Physics teaches us that the closer one gets to light speed, the more energy is needed to increase velocity until infinite power is needed to break the barrier. Science fiction teaches us that this is just a drawback of our time, and it’s not just possible but amazingly common in the future.
In normal space, we get from A to C by going through space B. With wormholes, we go from A to C without the hassle of B. If speed truly does equal distance over time, then wormholes allow us to skip past normal space and gain incredible relative velocities. In the Stargate franchise, humans discover a series of interconnected wormholes that allow travel to distant planets within the space of a few moments.
In Star Wars, the ships generally go *phwip* and zoom most of the way across the galaxy. Nothing usually goes wrong – if we excuse Alderaan and Starkiller Base. But the transports don’t actually break light speed. They enter hyperspace, an alternate dimension that exists relative to our own but in a smaller area. The danger of hyperspace comes in the form of “mass shadows” cast from high mass objects in real space such as planets and stars. It is considered impossible to depart or arrive from a planet at hyperspeed, but Han Solo has done both.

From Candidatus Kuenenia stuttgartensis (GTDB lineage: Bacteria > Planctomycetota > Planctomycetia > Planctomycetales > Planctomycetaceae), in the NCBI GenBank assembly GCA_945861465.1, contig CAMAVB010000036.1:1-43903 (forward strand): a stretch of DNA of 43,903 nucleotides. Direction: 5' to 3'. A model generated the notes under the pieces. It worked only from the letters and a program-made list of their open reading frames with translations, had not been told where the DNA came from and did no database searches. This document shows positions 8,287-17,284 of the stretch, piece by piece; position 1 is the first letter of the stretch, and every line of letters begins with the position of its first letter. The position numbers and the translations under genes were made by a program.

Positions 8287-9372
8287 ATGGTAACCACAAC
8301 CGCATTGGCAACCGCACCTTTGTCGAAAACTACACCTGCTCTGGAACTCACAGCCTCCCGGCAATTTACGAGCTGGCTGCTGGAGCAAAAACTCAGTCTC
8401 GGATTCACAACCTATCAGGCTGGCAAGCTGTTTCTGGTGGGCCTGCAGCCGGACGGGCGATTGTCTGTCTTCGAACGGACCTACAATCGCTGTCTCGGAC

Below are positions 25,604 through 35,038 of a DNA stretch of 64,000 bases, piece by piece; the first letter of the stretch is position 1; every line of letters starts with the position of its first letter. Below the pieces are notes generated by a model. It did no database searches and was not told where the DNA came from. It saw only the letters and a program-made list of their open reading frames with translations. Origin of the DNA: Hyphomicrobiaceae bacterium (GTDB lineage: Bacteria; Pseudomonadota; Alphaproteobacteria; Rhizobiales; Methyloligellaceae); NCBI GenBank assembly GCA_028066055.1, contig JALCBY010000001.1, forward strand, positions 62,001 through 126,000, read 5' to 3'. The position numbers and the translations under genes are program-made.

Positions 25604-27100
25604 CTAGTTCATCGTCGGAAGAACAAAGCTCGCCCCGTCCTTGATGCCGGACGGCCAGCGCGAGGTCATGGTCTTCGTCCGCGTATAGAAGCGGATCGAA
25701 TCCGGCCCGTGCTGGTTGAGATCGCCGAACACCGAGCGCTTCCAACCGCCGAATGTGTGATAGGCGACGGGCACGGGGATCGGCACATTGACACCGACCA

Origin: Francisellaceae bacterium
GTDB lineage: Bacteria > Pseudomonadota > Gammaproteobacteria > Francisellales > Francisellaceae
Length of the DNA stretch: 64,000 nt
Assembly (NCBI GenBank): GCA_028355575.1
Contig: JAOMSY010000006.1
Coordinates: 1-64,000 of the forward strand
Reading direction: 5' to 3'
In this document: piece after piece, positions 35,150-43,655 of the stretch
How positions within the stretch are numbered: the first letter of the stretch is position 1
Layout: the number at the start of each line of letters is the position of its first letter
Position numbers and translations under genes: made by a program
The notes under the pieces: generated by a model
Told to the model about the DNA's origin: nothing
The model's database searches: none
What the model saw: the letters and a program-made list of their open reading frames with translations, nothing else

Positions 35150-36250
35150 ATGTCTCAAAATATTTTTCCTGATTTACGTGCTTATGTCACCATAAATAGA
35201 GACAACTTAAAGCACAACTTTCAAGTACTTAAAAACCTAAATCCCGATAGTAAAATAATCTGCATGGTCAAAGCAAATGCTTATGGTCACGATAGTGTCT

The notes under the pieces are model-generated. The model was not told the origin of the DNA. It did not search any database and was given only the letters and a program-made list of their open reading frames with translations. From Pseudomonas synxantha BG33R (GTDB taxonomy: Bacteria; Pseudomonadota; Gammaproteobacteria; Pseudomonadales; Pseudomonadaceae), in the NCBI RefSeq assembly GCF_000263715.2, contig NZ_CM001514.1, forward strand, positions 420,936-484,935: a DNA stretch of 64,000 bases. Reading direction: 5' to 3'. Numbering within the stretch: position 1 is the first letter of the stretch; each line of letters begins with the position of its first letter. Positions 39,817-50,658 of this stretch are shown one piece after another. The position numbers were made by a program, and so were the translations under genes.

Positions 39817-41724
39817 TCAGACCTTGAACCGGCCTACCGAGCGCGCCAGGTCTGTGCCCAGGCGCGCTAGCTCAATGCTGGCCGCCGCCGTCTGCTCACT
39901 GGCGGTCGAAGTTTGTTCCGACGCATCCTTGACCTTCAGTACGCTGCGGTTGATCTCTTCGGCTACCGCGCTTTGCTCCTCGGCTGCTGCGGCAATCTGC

The pinnacle of British television is the legendary sci-fi show Doctor Who. Starring an alien known as the Doctor from an ancient race known as Time Lords, we watch his adventures through time and space with his almost exclusively human companions. Despite zipping around the universe with ease, the Doctor rarely travels by conventional means. Instead of crashing through the light barrier, Time Lords have access to a vortex of energy that reflects the entirety of time and space through the universe. On the rare occasions that he moves the TARDIS through normal space, the TARDIS supposedly utilizes up to 11 dimensions.
Surprisingly, Star Trek is one of the few franchises around to actually surpass light. By mixing matter and antimatter in a controlled reaction, warp drives can generate enough power to reach light speed. As even the smallest fragment of matter would destroy the ships on contact, deflector shields are projected out ahead to protect them. Without both of these pieces of equipment operating, ships cannot achieve warp speed.
Maybe one of the more controversial ideas out there, but the Planet Express doesn’t actually move through space. During Cubert Farnsworth’s debut appearance, the young clone is knocked unconscious. While out for the count, he somehow figures out how the ship works. Using the dark matter engines, it doesn’t move through the universe. Rather, the universe is moved around the ship. Yes, that is impossible – but it works.
Want to explore more of the science of science fiction? Check out our list of movies that use science to save the world.